O God! my body, which in truth is dust, Thou didst, in this way create; for from the unclean seed of man, Thou didst make the pure man.

My vision (the heart) is the place of beholding Thee:
By it, how may I not behold Thy path (of Lordship).

By whatever is made, I behold Thee;
For, Thou art the Maker; it (is) the thing made.


In the opinion of people of wisdom and judgment,—every form
Is a guide to the Painter (God) of the form.

From me to Thee, many a stage intervenes;
It is not possible to find Thee, save by Thee (by Thy grace).

The foundation (creation) that is in the sky and the earth,
Is at the limit of human thought.

Thought is the guide to the measure (of its own under­standing);
It brings not forth its head (proceeds not) beyond the limit of measure.

The hand (of understanding) reaches to every degree as far as
The limit of that degree terminates.


When the limit of created things accepts finality,
Other borders (limits) remain not in the imagination.


God looks at the heart, not at man's outward form.

The heart of the Faithful is the place of God's heart.


“Zamín” signifies—zamí, from zam coldness and ín affinity. The Orientals say that the earth is essentially cold. In couplets 16 to 21, the poet discourses not of ma'rifat-i-'awám, but of má'rifat-i-khwáșș.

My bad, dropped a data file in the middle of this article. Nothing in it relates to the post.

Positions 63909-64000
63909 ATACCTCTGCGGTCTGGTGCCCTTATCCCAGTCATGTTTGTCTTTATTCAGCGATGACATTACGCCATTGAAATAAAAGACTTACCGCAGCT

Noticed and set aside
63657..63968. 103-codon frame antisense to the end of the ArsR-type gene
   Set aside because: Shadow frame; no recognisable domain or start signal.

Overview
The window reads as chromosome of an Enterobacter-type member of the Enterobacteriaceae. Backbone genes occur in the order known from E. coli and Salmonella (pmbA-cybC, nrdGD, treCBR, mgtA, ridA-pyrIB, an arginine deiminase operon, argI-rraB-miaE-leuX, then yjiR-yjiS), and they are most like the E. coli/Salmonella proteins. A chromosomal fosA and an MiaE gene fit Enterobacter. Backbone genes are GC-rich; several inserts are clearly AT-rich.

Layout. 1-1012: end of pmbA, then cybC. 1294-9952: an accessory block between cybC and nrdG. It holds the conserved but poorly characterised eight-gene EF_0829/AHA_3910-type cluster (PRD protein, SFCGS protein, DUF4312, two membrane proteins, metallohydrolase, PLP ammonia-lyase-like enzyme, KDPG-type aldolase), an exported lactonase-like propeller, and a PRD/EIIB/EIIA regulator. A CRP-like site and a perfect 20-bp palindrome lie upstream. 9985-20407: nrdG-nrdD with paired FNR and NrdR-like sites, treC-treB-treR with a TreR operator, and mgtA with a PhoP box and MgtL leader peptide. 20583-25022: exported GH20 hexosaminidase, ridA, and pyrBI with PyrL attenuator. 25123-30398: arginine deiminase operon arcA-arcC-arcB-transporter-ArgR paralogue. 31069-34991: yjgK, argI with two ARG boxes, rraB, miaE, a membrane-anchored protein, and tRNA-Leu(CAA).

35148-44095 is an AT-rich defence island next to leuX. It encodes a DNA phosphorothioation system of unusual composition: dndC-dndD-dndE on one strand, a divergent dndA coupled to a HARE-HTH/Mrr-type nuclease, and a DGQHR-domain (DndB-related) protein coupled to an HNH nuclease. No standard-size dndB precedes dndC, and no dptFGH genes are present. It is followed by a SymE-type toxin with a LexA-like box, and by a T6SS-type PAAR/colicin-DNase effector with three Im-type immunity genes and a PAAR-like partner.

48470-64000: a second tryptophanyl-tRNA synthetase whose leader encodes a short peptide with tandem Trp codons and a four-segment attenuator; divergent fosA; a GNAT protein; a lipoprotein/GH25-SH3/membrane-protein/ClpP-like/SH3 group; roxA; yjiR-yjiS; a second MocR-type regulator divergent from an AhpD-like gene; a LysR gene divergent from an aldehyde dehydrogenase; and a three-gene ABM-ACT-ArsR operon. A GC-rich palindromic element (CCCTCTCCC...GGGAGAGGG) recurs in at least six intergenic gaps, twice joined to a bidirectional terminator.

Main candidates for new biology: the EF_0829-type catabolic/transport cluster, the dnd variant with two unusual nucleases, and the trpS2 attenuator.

In things comprehended, limited, and encompassed,—thought exercises sway; in matters unlimited, it has no power.

Thought reflects not more than this:—
“Thou (O God!) art not related to existence; nay, beyond this!”

O my well-wisher (God)! keep me in that way,
That my path may be towards rectitude, (so that)

I may choose a road that at the end of work (time of departing),
Thou mayst be pleased and I (may be) safe (from sin).

Within creation, not a remedy is mine save this—
That I turn not my head from that written on the forehead (Destiny).


(That) in supplication (to God), I write a line (of my own salvation),
Authenticated by the signature of the Prophet (Mu­hammad).


The ascent of thought is not beyond this that it should say:—

Thou (O God!) art not of the species of created beings, who are of the stage of change.

Nay! Thou art external to (beyond) this stage; for the qualities of eternity without beginning and eternity without end are inherent in Thy nature.

With a flavour of Sufiism, the poet says:—Thy existence is not in truth:—

Huṣúl va kun—coming forth and making, which is the necessity for the existence of existing things.